fMRI is used to investigate brain functional connectivity after removing nonneural components by General Linear Model (GLM) approach with a reference ventricle-derived signal as covariate. Ventricle signals are related to low-frequency modulations of cardiac and respiratory rhythms, which are nonstationary activities. Herein, we employed an adaptive filtering approach to improve removing physiological noise from BOLD signals. Comparisons between filtering approaches were performed by evaluating the amount of removed signal variance and the connectivity between homologous contralateral regions of interest (ROIs). The global connectivity between ROIs was estimated with a generalized correlation named RV coefficient. The mean ROI decrease of variance was -52% and -11%, for adaptive filtering and GLM, respectively. Adaptive filtering led to higher connectivity between grey matter ROIs than that obtained with GLM. Thus, adaptive filtering is a feasible method for removing the physiological noise in the low frequency band and to highlight resting state functional networks. © 2011 IEEE.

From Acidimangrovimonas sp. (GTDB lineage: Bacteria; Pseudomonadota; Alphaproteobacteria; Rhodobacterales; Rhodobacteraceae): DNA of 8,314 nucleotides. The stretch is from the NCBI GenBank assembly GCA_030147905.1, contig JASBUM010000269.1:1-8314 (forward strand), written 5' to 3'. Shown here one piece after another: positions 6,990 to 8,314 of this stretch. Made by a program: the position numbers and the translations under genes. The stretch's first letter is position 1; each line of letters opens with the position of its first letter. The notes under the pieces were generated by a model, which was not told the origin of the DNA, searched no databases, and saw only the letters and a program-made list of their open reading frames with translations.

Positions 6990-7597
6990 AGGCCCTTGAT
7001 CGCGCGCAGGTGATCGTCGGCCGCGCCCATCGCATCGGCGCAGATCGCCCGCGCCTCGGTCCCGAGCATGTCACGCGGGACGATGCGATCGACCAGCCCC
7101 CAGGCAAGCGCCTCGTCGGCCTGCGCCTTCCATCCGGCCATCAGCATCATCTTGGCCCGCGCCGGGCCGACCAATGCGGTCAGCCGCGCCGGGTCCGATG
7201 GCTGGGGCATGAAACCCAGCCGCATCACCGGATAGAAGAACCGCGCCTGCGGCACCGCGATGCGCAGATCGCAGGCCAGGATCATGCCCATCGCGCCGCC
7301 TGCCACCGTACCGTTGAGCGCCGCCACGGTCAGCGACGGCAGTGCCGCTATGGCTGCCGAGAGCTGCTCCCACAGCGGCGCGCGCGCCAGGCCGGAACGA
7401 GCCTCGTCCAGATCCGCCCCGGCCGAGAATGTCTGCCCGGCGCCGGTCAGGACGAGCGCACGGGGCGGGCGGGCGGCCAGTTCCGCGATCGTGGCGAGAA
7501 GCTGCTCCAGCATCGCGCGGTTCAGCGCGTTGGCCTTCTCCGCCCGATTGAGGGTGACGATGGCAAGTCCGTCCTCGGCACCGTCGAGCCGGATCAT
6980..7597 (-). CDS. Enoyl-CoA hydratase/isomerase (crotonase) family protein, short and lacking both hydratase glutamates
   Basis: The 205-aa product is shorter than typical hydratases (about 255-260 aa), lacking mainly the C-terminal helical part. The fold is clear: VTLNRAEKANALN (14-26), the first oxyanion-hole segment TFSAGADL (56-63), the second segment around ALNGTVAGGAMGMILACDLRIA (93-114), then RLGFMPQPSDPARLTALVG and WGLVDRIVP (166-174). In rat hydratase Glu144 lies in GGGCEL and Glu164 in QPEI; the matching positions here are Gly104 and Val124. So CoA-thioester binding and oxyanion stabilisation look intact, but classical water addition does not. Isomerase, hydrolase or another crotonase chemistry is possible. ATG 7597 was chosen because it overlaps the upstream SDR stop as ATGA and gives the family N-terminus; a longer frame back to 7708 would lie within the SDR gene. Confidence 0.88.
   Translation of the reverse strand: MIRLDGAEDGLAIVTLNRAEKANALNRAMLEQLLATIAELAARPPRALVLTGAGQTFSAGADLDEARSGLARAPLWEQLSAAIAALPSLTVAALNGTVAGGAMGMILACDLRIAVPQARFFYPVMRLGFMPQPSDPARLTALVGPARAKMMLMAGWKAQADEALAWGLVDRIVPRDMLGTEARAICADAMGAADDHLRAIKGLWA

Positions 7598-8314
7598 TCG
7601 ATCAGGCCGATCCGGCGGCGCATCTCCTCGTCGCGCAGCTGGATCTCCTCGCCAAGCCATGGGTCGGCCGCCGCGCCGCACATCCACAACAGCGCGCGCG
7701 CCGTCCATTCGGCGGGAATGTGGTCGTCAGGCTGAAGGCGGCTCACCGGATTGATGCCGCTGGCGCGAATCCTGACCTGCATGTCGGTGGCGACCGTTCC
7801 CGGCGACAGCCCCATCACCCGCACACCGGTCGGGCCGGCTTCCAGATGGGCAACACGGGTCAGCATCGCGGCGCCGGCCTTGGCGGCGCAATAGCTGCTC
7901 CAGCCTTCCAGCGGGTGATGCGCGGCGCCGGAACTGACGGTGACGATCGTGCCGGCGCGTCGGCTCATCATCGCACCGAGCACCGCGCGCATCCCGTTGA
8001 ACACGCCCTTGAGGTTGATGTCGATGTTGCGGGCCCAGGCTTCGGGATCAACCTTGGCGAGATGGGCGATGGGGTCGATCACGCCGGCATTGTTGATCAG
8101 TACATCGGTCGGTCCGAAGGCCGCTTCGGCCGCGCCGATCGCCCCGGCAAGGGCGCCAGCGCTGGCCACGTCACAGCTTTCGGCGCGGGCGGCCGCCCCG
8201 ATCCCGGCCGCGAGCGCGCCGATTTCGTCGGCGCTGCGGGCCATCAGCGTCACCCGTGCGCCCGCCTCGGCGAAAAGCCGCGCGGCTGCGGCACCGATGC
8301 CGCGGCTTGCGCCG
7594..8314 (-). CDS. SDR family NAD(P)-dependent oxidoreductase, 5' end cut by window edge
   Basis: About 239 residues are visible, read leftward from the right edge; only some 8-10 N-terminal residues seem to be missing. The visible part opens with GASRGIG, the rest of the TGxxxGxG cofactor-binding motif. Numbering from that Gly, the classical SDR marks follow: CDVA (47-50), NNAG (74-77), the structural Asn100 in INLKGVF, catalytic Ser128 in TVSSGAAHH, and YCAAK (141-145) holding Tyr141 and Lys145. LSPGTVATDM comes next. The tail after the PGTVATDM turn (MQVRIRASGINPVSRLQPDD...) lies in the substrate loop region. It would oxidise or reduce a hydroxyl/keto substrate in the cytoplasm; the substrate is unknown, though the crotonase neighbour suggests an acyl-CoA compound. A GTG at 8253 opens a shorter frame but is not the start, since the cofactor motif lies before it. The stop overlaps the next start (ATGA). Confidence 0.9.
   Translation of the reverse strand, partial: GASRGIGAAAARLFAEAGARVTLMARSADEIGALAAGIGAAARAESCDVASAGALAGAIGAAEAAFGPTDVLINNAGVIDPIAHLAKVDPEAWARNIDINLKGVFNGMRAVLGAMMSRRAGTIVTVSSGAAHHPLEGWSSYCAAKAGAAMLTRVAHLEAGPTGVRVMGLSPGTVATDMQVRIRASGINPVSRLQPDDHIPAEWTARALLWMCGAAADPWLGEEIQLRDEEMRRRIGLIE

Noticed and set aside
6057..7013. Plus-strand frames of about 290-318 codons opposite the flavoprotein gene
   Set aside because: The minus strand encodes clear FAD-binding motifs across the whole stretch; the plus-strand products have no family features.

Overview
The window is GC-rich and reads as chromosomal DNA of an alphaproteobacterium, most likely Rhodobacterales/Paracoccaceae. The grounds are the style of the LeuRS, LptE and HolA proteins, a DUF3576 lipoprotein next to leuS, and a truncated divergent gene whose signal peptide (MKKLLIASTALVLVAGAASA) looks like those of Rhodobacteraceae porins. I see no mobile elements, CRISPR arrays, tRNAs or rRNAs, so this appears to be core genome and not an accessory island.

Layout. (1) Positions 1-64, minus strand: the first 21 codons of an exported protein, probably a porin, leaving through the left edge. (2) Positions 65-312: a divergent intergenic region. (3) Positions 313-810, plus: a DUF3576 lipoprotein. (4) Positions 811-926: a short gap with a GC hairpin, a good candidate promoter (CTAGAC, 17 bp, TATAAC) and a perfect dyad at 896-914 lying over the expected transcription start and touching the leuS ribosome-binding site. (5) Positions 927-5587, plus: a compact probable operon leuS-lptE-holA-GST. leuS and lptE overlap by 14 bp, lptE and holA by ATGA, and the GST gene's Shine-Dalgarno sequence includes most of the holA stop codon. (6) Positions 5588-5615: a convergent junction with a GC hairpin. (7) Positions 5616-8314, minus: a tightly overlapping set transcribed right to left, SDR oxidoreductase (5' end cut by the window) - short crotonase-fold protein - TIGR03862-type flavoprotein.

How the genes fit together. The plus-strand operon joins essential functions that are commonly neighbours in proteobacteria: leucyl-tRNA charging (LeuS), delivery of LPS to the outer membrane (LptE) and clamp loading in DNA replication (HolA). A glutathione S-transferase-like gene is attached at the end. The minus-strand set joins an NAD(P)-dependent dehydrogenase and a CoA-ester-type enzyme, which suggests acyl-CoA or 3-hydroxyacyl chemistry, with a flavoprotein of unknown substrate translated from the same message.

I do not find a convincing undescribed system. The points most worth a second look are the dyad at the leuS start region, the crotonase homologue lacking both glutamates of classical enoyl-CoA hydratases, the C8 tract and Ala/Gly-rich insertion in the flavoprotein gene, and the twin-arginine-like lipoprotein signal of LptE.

|Titolo:||Adaptive filtering for removing nonstationary physiological noise from resting state fMRI BOLD signals|
|Data di pubblicazione:||2011|
|Appare nelle tipologie:||4.1 Contributo in Atti di convegno|